Saturday, April 13, 2024

Dogs Trust gives eggs-pert advice on how to have a dog-friendly Easter

WITH the bank holiday Easter weekend fast approaching, Dogs Trust, the UK’s largest dog welfare charity, is reminding dog owners to keep chocolate out of reach of our four-legged friends. 

As Easter eggs and other tasty cocoa treats find their way into homes, the charity hopes to raise awareness of the risk that the consumption of chocolate poses to our canine companions.

Chocolate is poisonous to dogs as it contains a substance called theobromine, which dogs and some other animals struggle to metabolise. Symptoms of theobromine poisoning include vomiting, diarrhoea, excessive thirst, excitability, drooling, and potentially seizures and fatal heart problems. If you think your dog has eaten chocolate, contact your vet immediately.

The team at Dogs Trust Basildon advises:

  • Never give your pooch any human chocolate as a treat. Ensure that children and visitors understand why and adhere to this rule too.
  • If you are hosting an Easter egg hunt, make sure your dog can’t find the chocolate first by keeping them away from the area, or on a lead with constant supervision.
  • Make sure that bins are dog-proof to prevent them scavenging through rubbish.
  • Never leave any chocolate unsupervised, such as cakes cooling on worktop surfaces.
  • Teach your dog to move away from something when you ask them to ‘leave it’. This valuable life skill will come in handy if your dog reaches for something they shouldn’t have.
  • Keep a close eye on your dog whilst out walking, to avoid them eating discarded food that is potentially harmful.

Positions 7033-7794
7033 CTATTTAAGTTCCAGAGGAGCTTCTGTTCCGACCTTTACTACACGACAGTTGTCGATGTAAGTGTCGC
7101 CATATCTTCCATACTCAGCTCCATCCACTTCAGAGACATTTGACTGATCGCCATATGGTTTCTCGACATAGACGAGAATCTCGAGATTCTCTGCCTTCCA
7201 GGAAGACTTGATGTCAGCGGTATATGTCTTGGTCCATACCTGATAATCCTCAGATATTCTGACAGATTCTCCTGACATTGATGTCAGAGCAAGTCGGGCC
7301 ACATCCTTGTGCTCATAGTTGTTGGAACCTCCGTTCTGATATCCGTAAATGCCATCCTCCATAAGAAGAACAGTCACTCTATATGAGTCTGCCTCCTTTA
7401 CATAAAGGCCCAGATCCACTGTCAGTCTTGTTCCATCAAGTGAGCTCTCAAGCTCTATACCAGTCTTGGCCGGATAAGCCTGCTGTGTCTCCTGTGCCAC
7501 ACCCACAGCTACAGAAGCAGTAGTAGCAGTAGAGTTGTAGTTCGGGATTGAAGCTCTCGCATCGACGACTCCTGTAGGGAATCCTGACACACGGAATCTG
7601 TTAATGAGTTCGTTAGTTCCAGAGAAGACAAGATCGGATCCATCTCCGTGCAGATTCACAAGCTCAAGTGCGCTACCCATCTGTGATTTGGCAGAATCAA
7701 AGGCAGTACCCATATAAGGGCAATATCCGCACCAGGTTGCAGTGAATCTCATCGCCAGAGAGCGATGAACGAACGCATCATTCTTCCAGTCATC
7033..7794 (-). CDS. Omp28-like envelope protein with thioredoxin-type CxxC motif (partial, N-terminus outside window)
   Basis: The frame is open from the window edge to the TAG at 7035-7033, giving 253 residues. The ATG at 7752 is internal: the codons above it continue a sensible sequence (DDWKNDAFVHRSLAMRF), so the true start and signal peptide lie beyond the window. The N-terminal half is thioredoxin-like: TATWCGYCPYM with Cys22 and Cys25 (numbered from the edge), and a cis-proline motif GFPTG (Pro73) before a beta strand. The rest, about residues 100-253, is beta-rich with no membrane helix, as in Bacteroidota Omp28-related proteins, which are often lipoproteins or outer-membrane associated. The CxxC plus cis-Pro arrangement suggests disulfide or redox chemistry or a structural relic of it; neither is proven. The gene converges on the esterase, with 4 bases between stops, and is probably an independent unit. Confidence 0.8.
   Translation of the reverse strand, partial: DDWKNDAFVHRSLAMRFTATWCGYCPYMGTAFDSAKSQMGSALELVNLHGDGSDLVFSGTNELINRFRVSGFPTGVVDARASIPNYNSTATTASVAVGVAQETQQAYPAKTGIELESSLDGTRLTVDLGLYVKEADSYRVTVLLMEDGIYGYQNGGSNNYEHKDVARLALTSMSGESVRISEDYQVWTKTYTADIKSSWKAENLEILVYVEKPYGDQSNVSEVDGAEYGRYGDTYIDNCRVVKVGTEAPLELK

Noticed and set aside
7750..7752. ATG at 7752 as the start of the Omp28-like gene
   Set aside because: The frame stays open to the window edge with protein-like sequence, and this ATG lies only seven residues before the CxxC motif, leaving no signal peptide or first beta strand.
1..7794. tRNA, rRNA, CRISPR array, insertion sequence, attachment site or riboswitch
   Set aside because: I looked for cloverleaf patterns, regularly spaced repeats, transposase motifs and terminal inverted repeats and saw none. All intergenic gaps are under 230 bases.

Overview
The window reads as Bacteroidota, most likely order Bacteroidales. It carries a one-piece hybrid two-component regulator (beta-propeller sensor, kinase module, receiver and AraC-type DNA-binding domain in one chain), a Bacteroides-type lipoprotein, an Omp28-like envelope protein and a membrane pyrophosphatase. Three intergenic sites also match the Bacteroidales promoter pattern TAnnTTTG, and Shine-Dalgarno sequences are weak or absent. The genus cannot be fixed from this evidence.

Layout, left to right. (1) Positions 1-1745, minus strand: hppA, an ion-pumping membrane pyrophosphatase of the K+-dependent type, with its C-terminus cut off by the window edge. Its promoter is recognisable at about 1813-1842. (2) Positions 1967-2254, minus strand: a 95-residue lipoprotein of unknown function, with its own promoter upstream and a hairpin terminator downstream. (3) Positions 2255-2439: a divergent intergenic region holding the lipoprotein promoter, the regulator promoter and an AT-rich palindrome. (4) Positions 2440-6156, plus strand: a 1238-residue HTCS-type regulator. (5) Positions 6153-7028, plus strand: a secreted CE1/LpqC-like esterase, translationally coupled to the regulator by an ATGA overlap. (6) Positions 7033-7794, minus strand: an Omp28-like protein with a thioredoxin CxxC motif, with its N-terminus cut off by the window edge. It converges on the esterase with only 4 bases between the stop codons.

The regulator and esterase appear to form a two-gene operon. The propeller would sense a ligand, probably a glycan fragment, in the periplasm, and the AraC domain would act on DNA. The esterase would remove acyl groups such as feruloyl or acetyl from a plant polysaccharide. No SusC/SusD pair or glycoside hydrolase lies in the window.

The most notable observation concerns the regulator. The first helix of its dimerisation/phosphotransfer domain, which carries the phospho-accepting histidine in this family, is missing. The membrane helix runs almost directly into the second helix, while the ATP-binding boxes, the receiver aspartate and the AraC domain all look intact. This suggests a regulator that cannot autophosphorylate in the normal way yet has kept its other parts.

Victoria Phillips, one of the vets at Dog Trust, says:

“Although when it comes to our dogs we need to maintain a chocolate free zone, there are plenty of tasty treats they can enjoy, and join in the fun too. For example, taking them on their own Easter hunt around the house or garden that includes dog-friendly treats instead of chocolate is a great way of bonding and giving our dogs lots of stimulation. 

“If you want to try something different, tasty treats they will happily hunt for include cucumber, carrot, strawberries and broccoli. If you hide those, they will have a much healthier Easter than perhaps many of us will!

“You could also use Easter egg boxes to hide their toys or treats in for them to sniff out. If you want to have a go at something a little bit different, set a couple of boxes a little distance apart and, holding your dog’s treats or favourite toy in one hand, slowly start to guide them in a figure of eight around the two boxes. Then reward your dog with a safe tasty treat or more games!”

For more information and advice about keeping your dog happy and healthy, please visit www.dogstrust.org.uk/dog-advice

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